That being said, I have a friend with a UC100 running a plasma cutter without issues (electrical noise) and everything works.

The Smooth Stepper will offer you a Mach4 plugin for the future.... not sure what the development plans for the UC100 (or UC300) are.... but they will probably all catch up at some point in the future.

Proximity sensors..... there are basically two "main types" .... capacitive (detect all manor of materials) and inductive (detect only metalic objects [including aluminium but at a slightly reduced detecton distance).   they are normally specified by their detection distance which is defined as a 1cm square of steel (low carbon / mild).

Once you've decided on which type then there are two "electrical" types.... NPN and PNP..... and within each of those types there are Normally Open types and Normally Closed Types.....

Example datasheet of the ones available off ebay with common model references and options.

I have them on my plasma cutter.... to be fair they have been easier to install than mechanical limit switches (allows me to leave the machine to cut unattended).... they run off 24v on my system as it aides in removing electrical noise ..... but ...... they have a lower leakage current which if you do what I did can lead to electrical noise and false triggering ..... basically I paralleled them up and they are of the normally open type (except for one which is used for a Z axis over-run which is a normally closed type.

There is also a good bit of information on here too...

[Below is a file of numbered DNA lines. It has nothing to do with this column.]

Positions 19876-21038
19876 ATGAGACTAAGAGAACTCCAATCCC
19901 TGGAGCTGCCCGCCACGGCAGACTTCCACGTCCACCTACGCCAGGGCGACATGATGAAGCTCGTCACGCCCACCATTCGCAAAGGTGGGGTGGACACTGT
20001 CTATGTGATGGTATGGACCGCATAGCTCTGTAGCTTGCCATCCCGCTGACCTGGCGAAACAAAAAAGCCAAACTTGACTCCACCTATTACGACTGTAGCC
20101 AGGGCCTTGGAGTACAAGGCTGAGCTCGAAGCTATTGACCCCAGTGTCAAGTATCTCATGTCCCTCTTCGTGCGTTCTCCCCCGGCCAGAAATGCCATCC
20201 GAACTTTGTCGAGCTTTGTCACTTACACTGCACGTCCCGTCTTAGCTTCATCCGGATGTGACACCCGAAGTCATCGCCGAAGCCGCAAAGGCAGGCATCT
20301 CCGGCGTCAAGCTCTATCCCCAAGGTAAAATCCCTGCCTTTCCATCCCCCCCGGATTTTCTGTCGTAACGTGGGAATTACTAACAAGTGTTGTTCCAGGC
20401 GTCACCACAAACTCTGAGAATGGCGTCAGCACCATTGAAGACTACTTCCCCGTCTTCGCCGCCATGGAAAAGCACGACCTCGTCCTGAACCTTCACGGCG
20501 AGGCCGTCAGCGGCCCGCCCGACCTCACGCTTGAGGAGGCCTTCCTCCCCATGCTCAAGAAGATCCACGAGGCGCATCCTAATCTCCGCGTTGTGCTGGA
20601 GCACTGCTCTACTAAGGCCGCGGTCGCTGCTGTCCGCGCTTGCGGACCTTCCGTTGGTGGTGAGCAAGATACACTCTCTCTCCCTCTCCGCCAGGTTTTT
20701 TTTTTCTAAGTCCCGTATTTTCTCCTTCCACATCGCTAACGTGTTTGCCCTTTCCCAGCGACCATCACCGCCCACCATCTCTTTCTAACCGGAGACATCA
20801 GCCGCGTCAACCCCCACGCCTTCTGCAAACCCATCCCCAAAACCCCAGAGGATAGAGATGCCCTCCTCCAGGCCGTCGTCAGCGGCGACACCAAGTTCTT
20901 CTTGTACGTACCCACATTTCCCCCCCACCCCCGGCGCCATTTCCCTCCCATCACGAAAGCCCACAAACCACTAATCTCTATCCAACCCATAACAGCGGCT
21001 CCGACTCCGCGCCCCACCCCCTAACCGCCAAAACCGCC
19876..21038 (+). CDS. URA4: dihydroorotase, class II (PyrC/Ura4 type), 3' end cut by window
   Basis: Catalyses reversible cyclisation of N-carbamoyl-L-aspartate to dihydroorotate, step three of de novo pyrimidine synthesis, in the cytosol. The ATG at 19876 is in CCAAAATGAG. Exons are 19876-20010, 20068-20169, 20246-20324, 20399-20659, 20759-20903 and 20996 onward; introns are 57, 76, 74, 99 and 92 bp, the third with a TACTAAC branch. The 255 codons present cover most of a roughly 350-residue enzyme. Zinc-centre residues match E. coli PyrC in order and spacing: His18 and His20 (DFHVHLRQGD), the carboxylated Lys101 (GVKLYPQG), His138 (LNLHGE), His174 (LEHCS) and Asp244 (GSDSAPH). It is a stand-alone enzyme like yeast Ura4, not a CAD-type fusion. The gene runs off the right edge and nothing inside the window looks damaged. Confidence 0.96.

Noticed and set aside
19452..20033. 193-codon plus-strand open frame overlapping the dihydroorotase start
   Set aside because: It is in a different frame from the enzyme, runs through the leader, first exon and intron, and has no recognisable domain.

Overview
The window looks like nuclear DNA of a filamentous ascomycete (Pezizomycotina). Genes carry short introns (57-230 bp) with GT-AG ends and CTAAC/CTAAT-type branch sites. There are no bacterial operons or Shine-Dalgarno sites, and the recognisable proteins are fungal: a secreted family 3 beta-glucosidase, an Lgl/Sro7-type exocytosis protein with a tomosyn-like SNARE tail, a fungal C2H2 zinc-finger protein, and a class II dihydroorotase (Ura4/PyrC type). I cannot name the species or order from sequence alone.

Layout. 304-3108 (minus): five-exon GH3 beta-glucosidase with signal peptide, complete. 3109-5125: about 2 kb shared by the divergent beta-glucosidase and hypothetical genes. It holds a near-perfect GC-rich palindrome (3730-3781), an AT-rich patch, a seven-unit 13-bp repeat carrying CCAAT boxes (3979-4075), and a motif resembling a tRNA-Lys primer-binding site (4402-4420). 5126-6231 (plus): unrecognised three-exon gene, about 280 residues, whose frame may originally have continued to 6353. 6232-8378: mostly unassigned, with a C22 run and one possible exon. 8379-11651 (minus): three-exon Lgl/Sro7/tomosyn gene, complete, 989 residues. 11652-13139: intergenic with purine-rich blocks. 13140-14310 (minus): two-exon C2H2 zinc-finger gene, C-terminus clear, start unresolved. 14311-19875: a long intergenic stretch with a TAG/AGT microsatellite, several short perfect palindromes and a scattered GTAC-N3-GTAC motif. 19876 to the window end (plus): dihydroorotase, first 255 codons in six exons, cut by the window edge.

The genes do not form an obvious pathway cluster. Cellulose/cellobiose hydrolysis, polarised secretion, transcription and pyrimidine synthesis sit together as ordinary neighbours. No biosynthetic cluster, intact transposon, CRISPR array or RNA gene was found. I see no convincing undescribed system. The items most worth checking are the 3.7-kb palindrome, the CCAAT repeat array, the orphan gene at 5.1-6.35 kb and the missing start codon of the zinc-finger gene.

http://www.ab.com/en/epub/catalogs/12772/6543185/12041221/12041227/print.html

And a bit on leakage current here
https://www.ia.omron.com/support/guide/41/engineering_data.html

Note that the input voltage of the smooth stepper is 5V so using a proximity sensor that operates off 6-36v is probably not a good idea (not sure about the limitations of the UC100 or UC 300).

I use a CM126 breakout board http://www.cnc4youstore.com/cnc-mach3-board-7-relay-cm-126.html?sl=EN  to the ESS as it eases wiring (but increases cost... other options are available in the US and elsewhere :
http://www.pmdx.com/ or
http://cnc4pc.com/product_info.php/c32-dual-port-multifunction-cnc-board-p-255?osCsid=cs3cebf7ldelqmo3bdkdebngj0
or the C25 (and I'm sure others too)

T slot typ for clamping + spoil board

Gerry is right.... you will still need a means to control your stepper motors via drivers (G540 or stand alone drivers) I use leadshine AM882H's but the list is long... as the UC300 / UC100 or smooth stepper is just a motion controller ..... think of them as fast parallel port devices .... UC 100 with one parallel port output, the UC300 and Smooth Stepper with 3 each.

There is also the Purelogic controllers too http://www.purelogic.ru/files/downloads/doc/english/PLCM-E3_eng.pdf  (depends where in the world you are).

Rob
Rob

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Offline kolias

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Re: New CNC Design Stage
« Reply #5 on: November 02, 2015, 10:26:11 PM »
I’m in Montreal, Canada Rob, thanks for your time

Lots of interesting info in your post which I have to read carefully and consider what is good for my needs

Much appreciated
Nicolas